The City of Toronto’s Affordable Housing Committee unanimously backed the proposed 10-year housing plan called Housing Opportunities Toronto at its meeting earlier today. The committee heard from a number of witnesses, including Barbara Hall, Chief Commissioner of the Ontario Human Rights Commission (a former Mayor of Toronto); Michael Shapcott, Director, Affordable Housing and Social Innovation at the Wellesley Institute, and other housing and community leaders. The plan, which was amended by the committee after hearing concerns from the Wellesley Institute and others about some details, including the targets, goes to the full City Council for a vote in early July. Minutes of the committee meeting will be posted here once they are available.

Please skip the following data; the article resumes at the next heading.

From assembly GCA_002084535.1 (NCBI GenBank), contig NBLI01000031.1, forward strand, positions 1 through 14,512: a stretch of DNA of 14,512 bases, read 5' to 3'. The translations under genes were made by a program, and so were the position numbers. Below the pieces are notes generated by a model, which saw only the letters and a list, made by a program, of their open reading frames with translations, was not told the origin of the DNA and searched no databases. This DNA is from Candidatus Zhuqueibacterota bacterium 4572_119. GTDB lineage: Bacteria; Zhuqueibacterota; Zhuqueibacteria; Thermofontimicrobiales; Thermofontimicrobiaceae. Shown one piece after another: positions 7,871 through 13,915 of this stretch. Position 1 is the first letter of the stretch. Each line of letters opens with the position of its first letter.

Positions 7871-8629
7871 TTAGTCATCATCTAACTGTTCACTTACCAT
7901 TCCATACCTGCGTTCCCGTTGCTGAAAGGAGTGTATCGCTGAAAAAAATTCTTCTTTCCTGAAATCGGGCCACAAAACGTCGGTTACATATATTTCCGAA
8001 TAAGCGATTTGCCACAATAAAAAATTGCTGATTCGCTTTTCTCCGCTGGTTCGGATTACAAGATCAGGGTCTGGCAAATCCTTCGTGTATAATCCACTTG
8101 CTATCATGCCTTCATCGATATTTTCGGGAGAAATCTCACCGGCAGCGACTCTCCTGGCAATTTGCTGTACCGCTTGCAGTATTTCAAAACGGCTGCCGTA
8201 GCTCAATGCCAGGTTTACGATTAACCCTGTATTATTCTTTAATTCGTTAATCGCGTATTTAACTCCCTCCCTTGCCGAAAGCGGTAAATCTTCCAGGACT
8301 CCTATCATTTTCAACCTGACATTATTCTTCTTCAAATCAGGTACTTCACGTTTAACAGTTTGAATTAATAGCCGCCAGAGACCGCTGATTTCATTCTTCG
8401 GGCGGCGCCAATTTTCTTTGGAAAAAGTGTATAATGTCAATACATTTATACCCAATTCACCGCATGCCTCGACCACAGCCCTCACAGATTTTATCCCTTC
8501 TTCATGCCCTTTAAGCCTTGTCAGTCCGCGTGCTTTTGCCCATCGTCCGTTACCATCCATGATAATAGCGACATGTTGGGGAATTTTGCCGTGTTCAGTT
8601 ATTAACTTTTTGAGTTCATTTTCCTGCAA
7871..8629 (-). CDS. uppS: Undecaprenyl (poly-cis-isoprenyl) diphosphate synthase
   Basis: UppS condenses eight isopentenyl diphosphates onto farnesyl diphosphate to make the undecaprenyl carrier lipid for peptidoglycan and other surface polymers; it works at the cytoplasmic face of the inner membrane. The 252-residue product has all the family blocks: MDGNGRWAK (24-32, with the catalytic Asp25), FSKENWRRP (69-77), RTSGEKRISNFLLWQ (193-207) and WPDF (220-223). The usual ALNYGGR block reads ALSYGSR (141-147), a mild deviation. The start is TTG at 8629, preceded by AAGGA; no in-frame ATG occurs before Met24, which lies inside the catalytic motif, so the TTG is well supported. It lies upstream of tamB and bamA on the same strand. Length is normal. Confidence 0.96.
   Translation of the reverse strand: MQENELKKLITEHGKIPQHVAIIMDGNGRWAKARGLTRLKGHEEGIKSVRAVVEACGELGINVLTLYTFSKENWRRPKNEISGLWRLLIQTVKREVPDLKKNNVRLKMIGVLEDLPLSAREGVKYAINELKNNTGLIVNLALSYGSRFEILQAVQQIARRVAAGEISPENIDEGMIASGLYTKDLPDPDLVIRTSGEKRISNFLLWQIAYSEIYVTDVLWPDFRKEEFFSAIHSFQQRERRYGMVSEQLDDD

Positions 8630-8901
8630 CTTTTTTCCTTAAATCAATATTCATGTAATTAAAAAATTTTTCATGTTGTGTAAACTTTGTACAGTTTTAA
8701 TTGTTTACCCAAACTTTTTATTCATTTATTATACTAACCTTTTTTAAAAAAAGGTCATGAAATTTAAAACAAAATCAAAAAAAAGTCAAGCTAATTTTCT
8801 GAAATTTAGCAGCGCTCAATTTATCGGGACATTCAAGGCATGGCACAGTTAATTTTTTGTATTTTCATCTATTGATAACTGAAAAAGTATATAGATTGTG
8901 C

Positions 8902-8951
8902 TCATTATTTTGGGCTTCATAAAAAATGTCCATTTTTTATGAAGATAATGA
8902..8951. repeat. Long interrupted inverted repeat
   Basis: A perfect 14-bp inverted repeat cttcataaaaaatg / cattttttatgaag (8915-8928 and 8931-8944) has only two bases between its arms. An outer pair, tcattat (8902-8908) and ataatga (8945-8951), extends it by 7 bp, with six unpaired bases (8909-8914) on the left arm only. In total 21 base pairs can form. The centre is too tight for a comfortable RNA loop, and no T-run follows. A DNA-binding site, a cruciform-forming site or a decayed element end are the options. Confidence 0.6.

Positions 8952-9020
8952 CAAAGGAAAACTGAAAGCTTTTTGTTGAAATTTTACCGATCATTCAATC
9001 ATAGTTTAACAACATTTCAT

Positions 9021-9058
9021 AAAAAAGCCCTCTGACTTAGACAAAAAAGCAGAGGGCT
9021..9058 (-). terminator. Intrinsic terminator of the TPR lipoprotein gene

Toronto’s housing plan includes an innovative Housing Charter, which guarantees Torontonians the right to healthy and affordable homes. However, the Wellesley Institute and others argued that the low targets for new affordable rental homes and supportive housing (among other housing initiatives) would mean that Torontonians would also be guaranteed a very long waiting period before they moved into their new home. Councillor Howard Moscoe proposed an amendment to review the city’s targets, along with the targets set out in other recent comprehensive housing plans, such as the Wellesley Institute’s Blueprint to End Homelessness in Toronto from 2006. Councillor Adam Vaughan gave an eloquent speech on the need to create inclusive communities, and the committee also voted to strengthen the inclusionary housing provisions in the draft plan. Inclusionary housing is a planning practice used by hundreds of U.S. cities that requires developers to include a certain percentage of truly affordable homes in every new development. A backgrounder from the Wellesley Institute on the plan is posted here .